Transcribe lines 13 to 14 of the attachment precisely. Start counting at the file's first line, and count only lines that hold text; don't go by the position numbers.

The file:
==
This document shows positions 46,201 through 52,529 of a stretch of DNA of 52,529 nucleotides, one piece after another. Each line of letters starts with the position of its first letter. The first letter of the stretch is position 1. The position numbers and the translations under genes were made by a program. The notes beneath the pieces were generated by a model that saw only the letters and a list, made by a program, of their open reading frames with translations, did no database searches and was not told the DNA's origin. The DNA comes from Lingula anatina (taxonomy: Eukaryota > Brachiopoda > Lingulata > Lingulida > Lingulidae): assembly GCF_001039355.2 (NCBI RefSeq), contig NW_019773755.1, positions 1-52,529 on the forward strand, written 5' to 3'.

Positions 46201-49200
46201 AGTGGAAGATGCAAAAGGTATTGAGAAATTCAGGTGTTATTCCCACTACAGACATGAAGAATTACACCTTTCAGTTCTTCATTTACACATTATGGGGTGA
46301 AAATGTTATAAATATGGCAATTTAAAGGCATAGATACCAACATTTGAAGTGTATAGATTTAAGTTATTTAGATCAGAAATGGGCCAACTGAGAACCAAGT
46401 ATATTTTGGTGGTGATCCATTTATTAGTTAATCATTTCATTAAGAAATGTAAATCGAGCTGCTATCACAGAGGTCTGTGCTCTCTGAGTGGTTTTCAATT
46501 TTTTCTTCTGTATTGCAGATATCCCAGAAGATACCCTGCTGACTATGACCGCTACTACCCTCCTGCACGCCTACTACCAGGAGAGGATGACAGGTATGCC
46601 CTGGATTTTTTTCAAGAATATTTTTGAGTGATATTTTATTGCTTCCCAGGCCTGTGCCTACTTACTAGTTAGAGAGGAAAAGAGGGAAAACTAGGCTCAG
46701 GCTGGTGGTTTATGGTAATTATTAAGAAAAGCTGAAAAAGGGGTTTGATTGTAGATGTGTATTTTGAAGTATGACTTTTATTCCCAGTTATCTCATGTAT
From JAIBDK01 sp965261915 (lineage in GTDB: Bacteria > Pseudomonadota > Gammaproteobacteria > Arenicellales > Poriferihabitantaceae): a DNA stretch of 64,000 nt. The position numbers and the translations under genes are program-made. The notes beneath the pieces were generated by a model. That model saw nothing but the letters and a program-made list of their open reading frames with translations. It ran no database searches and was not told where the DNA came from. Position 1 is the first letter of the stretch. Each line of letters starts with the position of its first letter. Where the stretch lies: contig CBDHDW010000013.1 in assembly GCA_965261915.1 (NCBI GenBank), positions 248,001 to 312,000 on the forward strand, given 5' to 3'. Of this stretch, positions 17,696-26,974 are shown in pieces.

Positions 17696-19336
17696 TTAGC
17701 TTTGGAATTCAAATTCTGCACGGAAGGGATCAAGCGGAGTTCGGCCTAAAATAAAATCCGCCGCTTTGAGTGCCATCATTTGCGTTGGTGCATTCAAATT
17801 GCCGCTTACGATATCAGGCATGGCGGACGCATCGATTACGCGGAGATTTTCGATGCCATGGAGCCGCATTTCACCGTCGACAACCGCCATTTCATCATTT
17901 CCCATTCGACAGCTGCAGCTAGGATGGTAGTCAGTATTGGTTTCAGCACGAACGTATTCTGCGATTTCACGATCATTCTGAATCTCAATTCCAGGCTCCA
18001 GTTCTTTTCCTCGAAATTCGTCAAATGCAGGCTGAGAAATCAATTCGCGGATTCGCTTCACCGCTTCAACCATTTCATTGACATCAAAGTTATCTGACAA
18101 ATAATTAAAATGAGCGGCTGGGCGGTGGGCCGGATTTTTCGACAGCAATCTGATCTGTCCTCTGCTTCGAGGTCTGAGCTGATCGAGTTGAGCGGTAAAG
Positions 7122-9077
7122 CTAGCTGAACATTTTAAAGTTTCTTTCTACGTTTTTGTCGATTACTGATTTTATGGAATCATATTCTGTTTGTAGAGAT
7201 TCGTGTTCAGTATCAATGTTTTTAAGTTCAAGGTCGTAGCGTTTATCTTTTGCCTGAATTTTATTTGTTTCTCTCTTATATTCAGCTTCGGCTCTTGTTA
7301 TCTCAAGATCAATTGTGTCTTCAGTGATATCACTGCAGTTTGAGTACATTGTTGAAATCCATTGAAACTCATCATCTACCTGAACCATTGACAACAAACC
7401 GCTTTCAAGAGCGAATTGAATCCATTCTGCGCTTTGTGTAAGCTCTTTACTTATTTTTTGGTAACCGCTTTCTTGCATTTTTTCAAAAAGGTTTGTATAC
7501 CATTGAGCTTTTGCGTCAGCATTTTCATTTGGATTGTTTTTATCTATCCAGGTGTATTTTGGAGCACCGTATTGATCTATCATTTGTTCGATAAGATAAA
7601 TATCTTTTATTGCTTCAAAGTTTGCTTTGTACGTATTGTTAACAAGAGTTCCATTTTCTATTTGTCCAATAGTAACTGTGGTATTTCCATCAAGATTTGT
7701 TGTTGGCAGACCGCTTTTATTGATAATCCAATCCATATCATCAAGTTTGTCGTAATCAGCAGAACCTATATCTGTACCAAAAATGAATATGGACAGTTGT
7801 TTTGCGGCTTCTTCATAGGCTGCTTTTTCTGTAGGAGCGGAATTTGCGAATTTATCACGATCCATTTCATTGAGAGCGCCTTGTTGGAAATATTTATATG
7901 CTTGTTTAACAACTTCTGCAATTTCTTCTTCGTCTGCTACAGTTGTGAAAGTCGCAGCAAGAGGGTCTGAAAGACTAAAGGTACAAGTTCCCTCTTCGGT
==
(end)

17801 GCCGCTTACGATATCAGGCATGGCGGACGCATCGATTACGCGGAGATTTTCGATGCCATGGAGCCGCATTTCACCGTCGACAACCGCCATTTCATCATTT
17901 CCCATTCGACAGCTGCAGCTAGGATGGTAGTCAGTATTGGTTTCAGCACGAACGTATTCTGCGATTTCACGATCATTCTGAATCTCAATTCCAGGCTCCA